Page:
Ada Gilmore Chaffee (1893-1955)
Figures and Dog (The Gossips), ca. 1915
Color woodblock (white-line) print on paper
Collection of Helen and Napi Van Dereck
Ada Gilmore Chaffee was born in Kalamazoo, Michigan, but moved to Ireland to live with her aunt following the death of her parents. She returned to the United States to attend the School of Art at the Art Institute of Chicago from 1903-1907. Like many Americans, Chaffee traveled to Europe in 1912, only to return home at the outset of World War I. She moved to Provincetown in 1913, where she met her husband Oliver Newberry Chaffee (1881-1944). While in Provincetown, Ada was enthralled by the exuberance of the colony, and her interest led to her involvement in the birth and development of the white-line woodblock print. The Provincetown Printers was a group of artists, including B.J.O. Nordfelt (1878-1955), who sought to express American Modernism by experimenting with the ancient medium of woodblock print. As a member, Ada created works that elevated the status of printmaking in the early twentieth century.
Ada's prints, such as Figures and Dog (The Gossips), depict her distinctive style that combined the softness of Impressionism with the progressive nature of Modernism. Here, she uses the architecture of Provincetown's wharves and cottages to add a colorful Cubist feeling to the genre scene of two women gossiping on the beach. Her prints were consistently charming and infused with a quiet, pensive quality, yet the bold choice of color and subtle use of abstraction point to her Modernist tendencies.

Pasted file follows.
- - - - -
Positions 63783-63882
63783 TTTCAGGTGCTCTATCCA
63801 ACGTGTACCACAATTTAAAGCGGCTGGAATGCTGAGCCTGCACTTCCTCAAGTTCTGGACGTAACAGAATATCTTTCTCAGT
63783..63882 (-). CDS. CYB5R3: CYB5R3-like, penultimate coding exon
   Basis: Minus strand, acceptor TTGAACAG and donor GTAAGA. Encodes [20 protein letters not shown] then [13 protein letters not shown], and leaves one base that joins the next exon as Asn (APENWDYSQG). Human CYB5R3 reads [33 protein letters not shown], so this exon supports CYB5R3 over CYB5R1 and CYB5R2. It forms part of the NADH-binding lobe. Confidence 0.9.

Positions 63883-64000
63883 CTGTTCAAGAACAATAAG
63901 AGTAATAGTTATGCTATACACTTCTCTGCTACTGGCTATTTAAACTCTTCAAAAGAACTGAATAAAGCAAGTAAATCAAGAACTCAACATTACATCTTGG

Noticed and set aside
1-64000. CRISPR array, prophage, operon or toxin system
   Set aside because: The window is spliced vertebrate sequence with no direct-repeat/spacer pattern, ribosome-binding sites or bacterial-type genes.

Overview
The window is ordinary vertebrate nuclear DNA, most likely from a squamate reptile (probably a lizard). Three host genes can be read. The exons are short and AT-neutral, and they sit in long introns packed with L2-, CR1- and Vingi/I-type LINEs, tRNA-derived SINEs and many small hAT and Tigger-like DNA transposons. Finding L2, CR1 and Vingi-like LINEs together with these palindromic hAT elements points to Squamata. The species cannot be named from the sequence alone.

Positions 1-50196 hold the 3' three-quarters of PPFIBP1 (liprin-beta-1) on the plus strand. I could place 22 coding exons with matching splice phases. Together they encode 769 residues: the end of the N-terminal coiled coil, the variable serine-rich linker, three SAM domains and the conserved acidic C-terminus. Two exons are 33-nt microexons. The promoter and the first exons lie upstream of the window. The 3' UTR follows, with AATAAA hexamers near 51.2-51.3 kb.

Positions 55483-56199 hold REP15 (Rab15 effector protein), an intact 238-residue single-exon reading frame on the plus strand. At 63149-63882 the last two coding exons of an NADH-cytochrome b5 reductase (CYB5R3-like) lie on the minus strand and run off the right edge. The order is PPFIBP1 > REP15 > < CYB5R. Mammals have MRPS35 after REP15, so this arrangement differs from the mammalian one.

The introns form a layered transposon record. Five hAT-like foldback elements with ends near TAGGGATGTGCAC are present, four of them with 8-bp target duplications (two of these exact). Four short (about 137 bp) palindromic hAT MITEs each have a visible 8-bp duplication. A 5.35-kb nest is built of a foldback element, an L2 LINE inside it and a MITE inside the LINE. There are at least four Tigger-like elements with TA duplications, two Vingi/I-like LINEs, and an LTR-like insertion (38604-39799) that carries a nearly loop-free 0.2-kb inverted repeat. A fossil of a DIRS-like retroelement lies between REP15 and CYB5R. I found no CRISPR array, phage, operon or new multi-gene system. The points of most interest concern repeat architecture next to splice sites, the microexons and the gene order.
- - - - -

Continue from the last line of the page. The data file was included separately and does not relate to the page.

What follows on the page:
Oliver Newberry Chaffee (1881-1944)
Portrait of Self, 1935-37
Oil on canvas
Private Collection
An abstract printmaker and painter, Oliver Chaffee enrolled first in the New York School of Art to study with William Merritt Chase (1849-1916); then, in the summer of 1904, he went to Provincetown to study with Charles W. Hawthorne (1872-1930) at the Cape Cod School of Art. Hawthorne's teaching methods emphasized personal expression, and the time spent painting outdoors sharpened Chaffee's understanding of color and light, and heightened his depictions of natural sensations. Chaffee's subsequent artwork earned him a spot in the famous 1913 Armory Show.
Chaffee's life in Provincetown exposed him to the various currents of American Modernism. Chaffee was influenced by Impressionism, Fauvism, Cubism, and Expressionism and created semi-abstract works such as Portrait of Self that depict dynamic, vibrant and personal interpretations of his surrounding environment or, in this case, himself. Portrait of Self is a rare depiction of how the artist optically sees the world versus how it appears on his canvases. Works such Portrait were completed towards the end of his career, and were characterized by a stronger sense of personal expression and imagination as Chaffee was becoming less concerned with popular approval and mainstream artistic practices.